Julverninthus, Robillard & Su, 2018

Robillard, Tony & Su, You Ning, 2018, New lineages of Lebinthini from Australia (Orthoptera: Gryllidae: Eneopterinae), Zootaxa 4392 (2), pp. 241-266: 247-248

publication ID

https://doi.org/10.11646/zootaxa.4392.2.2

publication LSID

lsid:zoobank.org:pub:B1F162A5-D42F-4B76-9068-666EE484D95A

persistent identifier

http://treatment.plazi.org/id/A12587E5-FFED-3D20-FF6D-FD9FFBF06BD9

treatment provided by

Plazi

scientific name

Julverninthus
status

n. gen.

Julverninthus   n. gen.

( Figures 5–8 View FIGURE 5 View FIGURE 6 View FIGURE 7 View FIGURE 8 , 9A View FIGURE 9 , 10A –F View FIGURE 10 , 11–13 View FIGURE 11 View FIGURE 12 View FIGURE 13 , 18 View FIGURE 18 )

Type species. Julverninthus rentzi   , here designated.

Etymology. Genus named after Lebinthus   and the prefix “Julvern” corresponding to the contraction of Jules Verne (1828–1905). This famous French author wrote many adventure novels, among which “Around the world in eighty days”. Given that Eneopterinae   have travelled around the world after originating from Australia-Antarctica ca. 80 Ma (Vicente et al. 2017), it is an appropriate name for the first endemic genus “coming back” to Australia. Masculine gender.

Distribution. Australia, Northern Queensland.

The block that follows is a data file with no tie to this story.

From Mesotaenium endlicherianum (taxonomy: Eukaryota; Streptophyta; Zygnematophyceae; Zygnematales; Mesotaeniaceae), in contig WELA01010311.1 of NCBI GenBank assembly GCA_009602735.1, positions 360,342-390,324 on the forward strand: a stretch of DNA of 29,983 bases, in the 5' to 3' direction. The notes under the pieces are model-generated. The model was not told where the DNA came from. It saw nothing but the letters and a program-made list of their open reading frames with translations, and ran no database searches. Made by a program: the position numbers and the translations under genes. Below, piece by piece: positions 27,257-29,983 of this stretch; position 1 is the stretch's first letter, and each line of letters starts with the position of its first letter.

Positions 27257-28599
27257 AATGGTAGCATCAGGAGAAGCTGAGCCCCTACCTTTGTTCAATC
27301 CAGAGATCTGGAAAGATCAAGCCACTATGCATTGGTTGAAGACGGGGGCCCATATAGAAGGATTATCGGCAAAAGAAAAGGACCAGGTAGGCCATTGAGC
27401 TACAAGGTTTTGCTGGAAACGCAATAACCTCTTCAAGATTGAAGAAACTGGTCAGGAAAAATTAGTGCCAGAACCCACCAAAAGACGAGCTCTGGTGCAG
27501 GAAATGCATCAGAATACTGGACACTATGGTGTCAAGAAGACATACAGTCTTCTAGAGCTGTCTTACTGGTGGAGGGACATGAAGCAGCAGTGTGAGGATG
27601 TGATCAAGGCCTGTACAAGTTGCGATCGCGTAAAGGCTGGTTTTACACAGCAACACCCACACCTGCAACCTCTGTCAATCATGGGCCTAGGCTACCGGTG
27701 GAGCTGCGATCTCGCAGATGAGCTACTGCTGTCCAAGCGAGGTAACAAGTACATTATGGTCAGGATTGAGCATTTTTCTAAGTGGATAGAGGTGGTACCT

Diagnosis. Among the brachypterous Lebinthini   genera, Julverninthus   is characterized by its setose, trapezoidal fastigium, almost as long as wide, forming a wide rostrum. Eyes smaller and less prominent than in Lebinthus   and Macrobinthus   , but larger than in Centuriarus   and Agnotecous   . The genus mostly resembles Macrobinthus   in size and general shape, but differs by its very short wings resembling that of Microbinthus   in both sexes. Male. FWs very short, dorsal field longer than lateral field (almost of similar size in Lebinthus   and Macrobinthus   ). Harp forming an equilateral triangle, with one main bisinuated oblique vein; posterior edge of harp almost flat along diagonal vein. 1A vein slightly bisinuate anterior to angle, as in Ligypterus   , Gnominthus   and Cardiodactylus   , differing from most brachypterous genera. Mirror little differentiated, cell d1 rectangular. Cell c1 large, trapezoidal, with variable accessory veins. Chord veins delimiting a narrow, semi-circular cell. Apical field very short, including only a small area posterior to mirror with reticulated veins and no cell alignment. Median fold well developed, located on dorsum. Sc vein with 1–2 projections. Male genitalia elongate, characterized by absence of individualized apical lophi, with a long median process, as in Pixibinthus   and Macrobinthus wilhelmsis Robillard & Dong, 2016   and some species of Agnotecous   . Female. FWs very short, barely reaching posterior margin of first sternite, well separated, rounded posteriorly. Ovipositor shorter than FIII, its apex acute, slightly denticulate on dorsal edge. Female copulatory papilla rounded, almost entirely membranous; apex rounded, generally folded ventrally.